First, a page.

Film: Deepan (France)

What's it about? 

It's an immigrant story -- except that the lead is a special type of immigrant: he's a Tamil Tiger, struggling to fit in French society that's overrun with thugs and drugs. He has a complicated relationship with [the Tamil woman and girl who are posing as his wife and daughter]. It's a different take on your standard immigrant movie.

Did you like it?

I really liked it. I know in Cannes, there was question about whether it deserved winning the Palme d'Or. Sure, it's not as cinematic as past Palme d'Or winners, but I feel that it tells a very universal story. I'm an immigrant so I really connected with the film. I believe it was deserving of the Palme d'Or.

Cheuk is a filmmaker who has made a 15-part documentary about Chinese immigrants around the world. "It's about identity and assimilation -- all told through the perspective of an owner of a Chinese restaurant, and of course, I talk about food. It's part Discovery Channel, part History Channel and part Food Channel." For more info about Cheuk's documentary, check out ChineseRestaurants.tv.

Dheepan Trailer

Sunday, September 13, 2015

TIFF Talk 2015: Euphemie, "Ninth Floor"

Last night, director Mina Shum was brought to tears when the audience praised her with a long and enthusiastic standing ovation for her gripping documentary Ninth Floor. The film masterfully examines a little known incident in Canadian history: the Sir George Williams University riot of February 1969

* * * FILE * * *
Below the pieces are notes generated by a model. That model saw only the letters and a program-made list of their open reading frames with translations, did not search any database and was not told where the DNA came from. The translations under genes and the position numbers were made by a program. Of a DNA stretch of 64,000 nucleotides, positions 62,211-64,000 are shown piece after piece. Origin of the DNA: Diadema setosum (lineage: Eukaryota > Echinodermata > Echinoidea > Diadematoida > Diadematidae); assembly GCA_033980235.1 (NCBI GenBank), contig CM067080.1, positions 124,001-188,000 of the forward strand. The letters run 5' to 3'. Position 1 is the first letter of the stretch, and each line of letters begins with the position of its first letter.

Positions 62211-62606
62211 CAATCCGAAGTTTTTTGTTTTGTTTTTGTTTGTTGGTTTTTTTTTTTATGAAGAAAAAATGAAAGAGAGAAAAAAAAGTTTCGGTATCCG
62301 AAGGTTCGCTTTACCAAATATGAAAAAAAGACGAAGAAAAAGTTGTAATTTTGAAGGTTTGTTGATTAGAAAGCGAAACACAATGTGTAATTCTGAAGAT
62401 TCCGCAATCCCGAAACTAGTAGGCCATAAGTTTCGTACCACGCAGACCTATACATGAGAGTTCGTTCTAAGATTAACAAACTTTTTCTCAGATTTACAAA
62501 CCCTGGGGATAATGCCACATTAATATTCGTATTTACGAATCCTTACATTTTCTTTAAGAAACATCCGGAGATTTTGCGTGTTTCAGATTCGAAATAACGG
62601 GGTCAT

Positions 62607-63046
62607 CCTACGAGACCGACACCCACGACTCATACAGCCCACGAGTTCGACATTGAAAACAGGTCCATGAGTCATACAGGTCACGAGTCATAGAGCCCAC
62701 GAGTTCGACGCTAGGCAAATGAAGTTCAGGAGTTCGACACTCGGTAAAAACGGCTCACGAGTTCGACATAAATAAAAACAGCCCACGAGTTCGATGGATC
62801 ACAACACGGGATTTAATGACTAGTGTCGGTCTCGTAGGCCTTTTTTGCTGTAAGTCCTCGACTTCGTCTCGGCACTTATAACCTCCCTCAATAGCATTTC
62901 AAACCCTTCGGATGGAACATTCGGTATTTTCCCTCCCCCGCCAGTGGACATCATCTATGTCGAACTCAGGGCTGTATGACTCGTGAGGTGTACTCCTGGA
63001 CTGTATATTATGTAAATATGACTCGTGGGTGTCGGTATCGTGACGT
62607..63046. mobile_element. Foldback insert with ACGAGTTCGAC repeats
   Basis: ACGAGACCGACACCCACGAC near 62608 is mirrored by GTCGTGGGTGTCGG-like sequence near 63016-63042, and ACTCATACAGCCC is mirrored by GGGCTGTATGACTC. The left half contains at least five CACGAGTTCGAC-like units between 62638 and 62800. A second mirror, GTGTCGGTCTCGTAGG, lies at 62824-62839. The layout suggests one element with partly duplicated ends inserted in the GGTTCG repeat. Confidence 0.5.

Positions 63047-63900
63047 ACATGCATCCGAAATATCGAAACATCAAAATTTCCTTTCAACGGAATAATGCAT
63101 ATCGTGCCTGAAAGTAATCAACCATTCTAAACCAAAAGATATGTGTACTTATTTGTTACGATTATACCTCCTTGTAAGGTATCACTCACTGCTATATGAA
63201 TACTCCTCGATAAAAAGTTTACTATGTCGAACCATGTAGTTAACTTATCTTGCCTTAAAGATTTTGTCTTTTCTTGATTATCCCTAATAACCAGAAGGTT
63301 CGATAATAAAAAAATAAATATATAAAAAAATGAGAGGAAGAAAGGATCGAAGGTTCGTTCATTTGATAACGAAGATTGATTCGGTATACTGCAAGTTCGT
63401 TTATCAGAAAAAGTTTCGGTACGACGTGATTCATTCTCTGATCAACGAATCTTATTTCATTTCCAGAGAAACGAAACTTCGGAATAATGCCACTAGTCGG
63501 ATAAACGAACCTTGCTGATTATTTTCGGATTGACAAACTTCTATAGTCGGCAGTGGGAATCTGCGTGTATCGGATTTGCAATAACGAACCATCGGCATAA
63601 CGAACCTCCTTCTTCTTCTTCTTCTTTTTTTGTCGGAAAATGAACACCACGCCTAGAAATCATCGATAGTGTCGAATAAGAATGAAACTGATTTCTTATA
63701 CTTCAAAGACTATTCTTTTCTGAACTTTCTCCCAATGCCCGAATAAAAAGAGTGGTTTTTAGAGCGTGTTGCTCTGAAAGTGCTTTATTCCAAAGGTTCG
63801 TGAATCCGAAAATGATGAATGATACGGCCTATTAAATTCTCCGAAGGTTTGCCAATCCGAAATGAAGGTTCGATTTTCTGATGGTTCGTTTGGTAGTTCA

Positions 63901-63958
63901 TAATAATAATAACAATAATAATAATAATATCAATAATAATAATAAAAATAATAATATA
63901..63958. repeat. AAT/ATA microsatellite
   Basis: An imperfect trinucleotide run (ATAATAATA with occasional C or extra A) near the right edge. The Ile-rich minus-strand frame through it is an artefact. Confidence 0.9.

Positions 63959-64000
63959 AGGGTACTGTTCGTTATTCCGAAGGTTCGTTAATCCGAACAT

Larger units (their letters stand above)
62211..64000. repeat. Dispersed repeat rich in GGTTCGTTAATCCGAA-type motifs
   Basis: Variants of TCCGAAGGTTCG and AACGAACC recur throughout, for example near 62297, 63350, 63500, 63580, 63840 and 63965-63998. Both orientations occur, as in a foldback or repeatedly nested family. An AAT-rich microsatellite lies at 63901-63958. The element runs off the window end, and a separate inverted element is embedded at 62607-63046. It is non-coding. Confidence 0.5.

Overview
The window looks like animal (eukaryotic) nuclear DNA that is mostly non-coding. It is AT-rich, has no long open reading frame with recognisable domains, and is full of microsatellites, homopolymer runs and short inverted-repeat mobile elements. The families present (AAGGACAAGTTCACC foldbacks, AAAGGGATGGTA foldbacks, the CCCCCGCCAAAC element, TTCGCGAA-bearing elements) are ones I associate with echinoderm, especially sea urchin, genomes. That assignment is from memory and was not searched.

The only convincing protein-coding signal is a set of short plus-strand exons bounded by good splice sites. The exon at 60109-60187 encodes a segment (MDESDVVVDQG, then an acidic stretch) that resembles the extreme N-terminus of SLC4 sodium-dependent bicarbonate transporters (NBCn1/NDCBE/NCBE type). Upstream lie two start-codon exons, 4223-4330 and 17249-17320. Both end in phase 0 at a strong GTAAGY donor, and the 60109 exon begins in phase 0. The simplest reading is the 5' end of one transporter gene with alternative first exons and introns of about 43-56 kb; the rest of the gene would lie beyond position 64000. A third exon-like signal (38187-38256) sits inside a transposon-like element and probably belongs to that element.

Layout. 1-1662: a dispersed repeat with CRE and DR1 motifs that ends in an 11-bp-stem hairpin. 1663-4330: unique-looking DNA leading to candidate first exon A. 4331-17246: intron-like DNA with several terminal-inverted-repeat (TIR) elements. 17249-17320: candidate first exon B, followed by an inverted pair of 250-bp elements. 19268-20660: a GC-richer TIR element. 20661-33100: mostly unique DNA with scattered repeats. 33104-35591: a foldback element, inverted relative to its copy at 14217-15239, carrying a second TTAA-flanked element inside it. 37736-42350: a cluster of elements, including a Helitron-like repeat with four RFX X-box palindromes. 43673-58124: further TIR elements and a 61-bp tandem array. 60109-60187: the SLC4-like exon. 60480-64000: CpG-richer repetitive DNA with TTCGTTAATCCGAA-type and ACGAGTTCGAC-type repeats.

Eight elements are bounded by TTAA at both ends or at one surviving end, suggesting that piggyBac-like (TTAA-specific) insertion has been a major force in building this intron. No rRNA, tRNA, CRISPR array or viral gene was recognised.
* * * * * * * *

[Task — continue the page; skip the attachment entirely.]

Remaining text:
When discussions about racial bias with university officials breakdown, a small group of students take their protest to the computer room and begin a 14-day occupation that inevitably escalates into a race riot on the streets of Montreal.  In Ninth Floor, Shum gives the former students an opportunity to finally share their incredible story, which to this day still haunts them.

After the screening, I was one of many who approached Shum to give thanks for bringing the story to light, and just before I had my chance, I couldn't help but be intrigued by what an emotional woman had to say to her. Euphemie McIntyre is the sister of the late Roosevelt "Rosie" Douglas, one of the protesters featured in the film. She had heard stories from Rosie about his ordeal as a student and never quite grasped their impact until tonight's premiere.